'Talking into a hush-a-phone which he had plugged into the telephone jack...'

Ultrathin Brain Needle Developed At MIT
Putting drugs into a selected cubic millimeter within the living brain.

Tesla Semi Truck Now At Work
Why wait? Tesla Semi now hard at work.

Illustris: The Next Generation Of Universe Simulation
'This digital device was ... A machine able literally to contain the Universe Itself...'

Scaly Yet Soft Robotic Snake
Love those robotic sneks.

Cool Tinsley Lunar Unicycle Update
Great update of a timeless classic.

NASA's 'Armstrong' Soft Wearable Upper Extremity Garment
'Exact same articulation as your shoulder joint, and it holds your muscles out of the way...'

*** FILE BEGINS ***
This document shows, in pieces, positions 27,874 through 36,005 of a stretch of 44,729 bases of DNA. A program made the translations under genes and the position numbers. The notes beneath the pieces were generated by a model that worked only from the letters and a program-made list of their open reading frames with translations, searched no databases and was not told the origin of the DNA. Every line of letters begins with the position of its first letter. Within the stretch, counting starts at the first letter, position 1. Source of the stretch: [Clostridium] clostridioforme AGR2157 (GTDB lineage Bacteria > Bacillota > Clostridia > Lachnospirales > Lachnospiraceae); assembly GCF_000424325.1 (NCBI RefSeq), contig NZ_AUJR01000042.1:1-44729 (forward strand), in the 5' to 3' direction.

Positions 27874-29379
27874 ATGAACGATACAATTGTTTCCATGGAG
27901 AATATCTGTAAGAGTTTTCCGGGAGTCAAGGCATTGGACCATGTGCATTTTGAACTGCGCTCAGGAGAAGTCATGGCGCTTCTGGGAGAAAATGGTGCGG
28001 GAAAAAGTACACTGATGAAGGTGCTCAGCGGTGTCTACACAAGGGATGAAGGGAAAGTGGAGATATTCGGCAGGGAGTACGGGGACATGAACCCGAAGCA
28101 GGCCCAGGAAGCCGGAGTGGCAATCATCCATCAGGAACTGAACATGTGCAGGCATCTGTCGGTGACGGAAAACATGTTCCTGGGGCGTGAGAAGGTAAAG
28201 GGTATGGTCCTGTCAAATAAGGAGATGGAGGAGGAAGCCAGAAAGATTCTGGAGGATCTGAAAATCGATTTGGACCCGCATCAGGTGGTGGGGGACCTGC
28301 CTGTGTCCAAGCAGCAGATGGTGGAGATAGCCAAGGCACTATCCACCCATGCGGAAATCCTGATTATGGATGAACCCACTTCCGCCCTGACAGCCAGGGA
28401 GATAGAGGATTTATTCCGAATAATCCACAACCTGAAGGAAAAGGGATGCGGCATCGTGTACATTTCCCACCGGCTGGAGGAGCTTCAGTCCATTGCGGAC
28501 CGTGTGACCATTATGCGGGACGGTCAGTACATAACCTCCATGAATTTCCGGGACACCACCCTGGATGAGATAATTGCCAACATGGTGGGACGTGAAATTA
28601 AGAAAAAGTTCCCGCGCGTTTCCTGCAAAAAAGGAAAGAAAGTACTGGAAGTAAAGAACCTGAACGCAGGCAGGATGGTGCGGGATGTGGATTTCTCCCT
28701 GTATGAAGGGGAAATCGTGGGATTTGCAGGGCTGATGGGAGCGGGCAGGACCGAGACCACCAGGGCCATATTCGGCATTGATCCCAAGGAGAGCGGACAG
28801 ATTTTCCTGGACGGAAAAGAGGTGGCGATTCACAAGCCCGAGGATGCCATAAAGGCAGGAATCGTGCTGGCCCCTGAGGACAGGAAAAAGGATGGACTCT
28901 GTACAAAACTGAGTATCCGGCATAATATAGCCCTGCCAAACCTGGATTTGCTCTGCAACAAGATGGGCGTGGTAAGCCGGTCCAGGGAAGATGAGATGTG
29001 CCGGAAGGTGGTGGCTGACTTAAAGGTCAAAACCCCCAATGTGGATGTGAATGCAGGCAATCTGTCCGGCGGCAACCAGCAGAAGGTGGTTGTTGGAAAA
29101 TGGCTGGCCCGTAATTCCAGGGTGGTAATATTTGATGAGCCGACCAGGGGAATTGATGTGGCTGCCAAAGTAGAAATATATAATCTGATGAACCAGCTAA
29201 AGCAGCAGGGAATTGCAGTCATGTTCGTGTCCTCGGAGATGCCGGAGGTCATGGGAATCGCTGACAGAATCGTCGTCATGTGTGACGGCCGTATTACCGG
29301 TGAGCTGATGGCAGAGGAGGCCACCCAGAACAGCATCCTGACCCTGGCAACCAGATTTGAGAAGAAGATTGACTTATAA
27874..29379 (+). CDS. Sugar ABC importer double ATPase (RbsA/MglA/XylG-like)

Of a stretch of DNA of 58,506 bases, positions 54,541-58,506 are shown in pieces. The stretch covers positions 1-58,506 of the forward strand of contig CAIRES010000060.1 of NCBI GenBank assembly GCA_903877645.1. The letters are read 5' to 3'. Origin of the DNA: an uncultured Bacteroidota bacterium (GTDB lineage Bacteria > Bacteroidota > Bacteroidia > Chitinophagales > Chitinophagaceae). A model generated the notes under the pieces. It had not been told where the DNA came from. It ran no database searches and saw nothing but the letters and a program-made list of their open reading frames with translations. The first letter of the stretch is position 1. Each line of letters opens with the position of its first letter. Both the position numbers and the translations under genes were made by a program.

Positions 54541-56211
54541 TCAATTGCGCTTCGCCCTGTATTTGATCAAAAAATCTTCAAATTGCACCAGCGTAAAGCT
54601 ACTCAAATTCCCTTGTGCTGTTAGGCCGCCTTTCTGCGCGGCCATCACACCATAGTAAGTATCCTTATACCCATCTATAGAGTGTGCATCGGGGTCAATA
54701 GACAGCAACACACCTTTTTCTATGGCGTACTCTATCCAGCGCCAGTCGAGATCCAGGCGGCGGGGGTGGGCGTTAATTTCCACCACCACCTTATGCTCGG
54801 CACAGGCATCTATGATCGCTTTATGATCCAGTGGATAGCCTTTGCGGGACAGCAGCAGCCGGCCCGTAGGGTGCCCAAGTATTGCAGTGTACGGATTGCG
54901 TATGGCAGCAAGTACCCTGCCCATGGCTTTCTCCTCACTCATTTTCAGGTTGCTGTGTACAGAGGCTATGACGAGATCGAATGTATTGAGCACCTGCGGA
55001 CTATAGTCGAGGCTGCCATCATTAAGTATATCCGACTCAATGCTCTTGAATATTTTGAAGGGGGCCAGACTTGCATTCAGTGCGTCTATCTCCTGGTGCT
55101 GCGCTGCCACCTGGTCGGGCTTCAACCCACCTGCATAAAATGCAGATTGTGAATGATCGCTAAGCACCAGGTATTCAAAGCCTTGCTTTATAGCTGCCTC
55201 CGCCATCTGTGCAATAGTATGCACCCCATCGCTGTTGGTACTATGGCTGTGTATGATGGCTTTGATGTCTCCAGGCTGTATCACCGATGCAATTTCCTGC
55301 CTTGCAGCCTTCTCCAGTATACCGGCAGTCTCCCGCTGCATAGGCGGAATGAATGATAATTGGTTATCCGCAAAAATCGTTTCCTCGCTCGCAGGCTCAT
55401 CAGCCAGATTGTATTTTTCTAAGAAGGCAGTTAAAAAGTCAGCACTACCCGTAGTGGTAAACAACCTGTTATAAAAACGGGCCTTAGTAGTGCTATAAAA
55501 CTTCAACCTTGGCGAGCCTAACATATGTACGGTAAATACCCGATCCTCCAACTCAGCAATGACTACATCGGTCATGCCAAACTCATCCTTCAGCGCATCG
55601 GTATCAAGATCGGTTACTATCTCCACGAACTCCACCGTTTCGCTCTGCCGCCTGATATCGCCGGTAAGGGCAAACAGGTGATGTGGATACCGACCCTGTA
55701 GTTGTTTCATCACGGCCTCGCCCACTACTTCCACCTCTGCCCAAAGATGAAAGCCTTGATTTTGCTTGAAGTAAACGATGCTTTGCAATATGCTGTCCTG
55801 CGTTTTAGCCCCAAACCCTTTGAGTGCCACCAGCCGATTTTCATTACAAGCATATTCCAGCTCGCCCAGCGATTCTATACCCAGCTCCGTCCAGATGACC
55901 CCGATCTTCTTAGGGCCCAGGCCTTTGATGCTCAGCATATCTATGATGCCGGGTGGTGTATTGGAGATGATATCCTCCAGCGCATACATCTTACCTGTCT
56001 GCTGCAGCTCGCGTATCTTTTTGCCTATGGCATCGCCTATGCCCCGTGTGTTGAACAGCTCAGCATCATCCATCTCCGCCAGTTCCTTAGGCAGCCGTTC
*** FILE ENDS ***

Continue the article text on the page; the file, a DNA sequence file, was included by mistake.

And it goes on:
Kuri Robot Roams Your Home, Taking Pictures
'Small devices with cameras and sound equipment which could move freely...'

Tiny Rubbery Robot To Take 'Fantastic Voyage'
I think that I will wait for other volunteers for this one.

Svalbard Seed Vault (aka Doomsday Vault) Gets Upgrades
'But they existed in the Life Bank, as did virtually every plant and animal that existed on Old Earth.'

Disney Vyloo Robots With Personality
'Let's build robots with Genuine People Personalities...'

More SF in the News Stories

More Beyond Technovelgy science news stories

Home | Glossary | Invention Timeline | Category | New | Contact Us | FAQ | Advertise |
Technovelgy.com - where science meets fiction™

Copyright© Technovelgy LLC; all rights reserved.